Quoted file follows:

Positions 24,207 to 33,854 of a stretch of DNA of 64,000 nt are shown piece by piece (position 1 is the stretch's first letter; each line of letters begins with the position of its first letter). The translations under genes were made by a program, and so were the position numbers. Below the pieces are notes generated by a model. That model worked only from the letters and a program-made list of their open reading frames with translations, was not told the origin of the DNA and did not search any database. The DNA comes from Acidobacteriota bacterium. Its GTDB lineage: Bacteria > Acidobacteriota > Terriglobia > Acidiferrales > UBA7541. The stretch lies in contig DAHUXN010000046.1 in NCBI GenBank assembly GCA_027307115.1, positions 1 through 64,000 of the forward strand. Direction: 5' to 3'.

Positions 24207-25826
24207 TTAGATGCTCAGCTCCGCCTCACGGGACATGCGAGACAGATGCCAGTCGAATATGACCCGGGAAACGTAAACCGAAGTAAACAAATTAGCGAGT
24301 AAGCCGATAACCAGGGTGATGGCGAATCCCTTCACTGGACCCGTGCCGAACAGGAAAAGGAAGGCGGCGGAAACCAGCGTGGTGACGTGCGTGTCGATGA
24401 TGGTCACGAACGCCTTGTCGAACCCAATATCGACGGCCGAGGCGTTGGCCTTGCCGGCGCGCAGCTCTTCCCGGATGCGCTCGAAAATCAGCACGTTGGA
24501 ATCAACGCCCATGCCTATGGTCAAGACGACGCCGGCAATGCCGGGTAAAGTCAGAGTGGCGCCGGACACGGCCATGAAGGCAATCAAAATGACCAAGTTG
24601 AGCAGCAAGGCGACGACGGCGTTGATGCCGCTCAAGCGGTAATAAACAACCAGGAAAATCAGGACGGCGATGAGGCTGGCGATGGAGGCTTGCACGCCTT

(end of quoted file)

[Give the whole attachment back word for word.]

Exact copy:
Positions 24,207 to 33,854 of a stretch of DNA of 64,000 nt are shown piece by piece (position 1 is the stretch's first letter; each line of letters begins with the position of its first letter). The translations under genes were made by a program, and so were the position numbers. Below the pieces are notes generated by a model. That model worked only from the letters and a program-made list of their open reading frames with translations, was not told the origin of the DNA and did not search any database. The DNA comes from Acidobacteriota bacterium. Its GTDB lineage: Bacteria > Acidobacteriota > Terriglobia > Acidiferrales > UBA7541. The stretch lies in contig DAHUXN010000046.1 in NCBI GenBank assembly GCA_027307115.1, positions 1 through 64,000 of the forward strand. Direction: 5' to 3'.

Positions 24207-25826
24207 TTAGATGCTCAGCTCCGCCTCACGGGACATGCGAGACAGATGCCAGTCGAATATGACCCGGGAAACGTAAACCGAAGTAAACAAATTAGCGAGT
24301 AAGCCGATAACCAGGGTGATGGCGAATCCCTTCACTGGACCCGTGCCGAACAGGAAAAGGAAGGCGGCGGAAACCAGCGTGGTGACGTGCGTGTCGATGA
24401 TGGTCACGAACGCCTTGTCGAACCCAATATCGACGGCCGAGGCGTTGGCCTTGCCGGCGCGCAGCTCTTCCCGGATGCGCTCGAAAATCAGCACGTTGGA
24501 ATCAACGCCCATGCCTATGGTCAAGACGACGCCGGCAATGCCGGGTAAAGTCAGAGTGGCGCCGGACACGGCCATGAAGGCAATCAAAATGACCAAGTTG
24601 AGCAGCAAGGCGACGACGGCGTTGATGCCGCTCAAGCGGTAATAAACAACCAGGAAAATCAGGACGGCGATGAGGCTGGCGATGGAGGCTTGCACGCCTT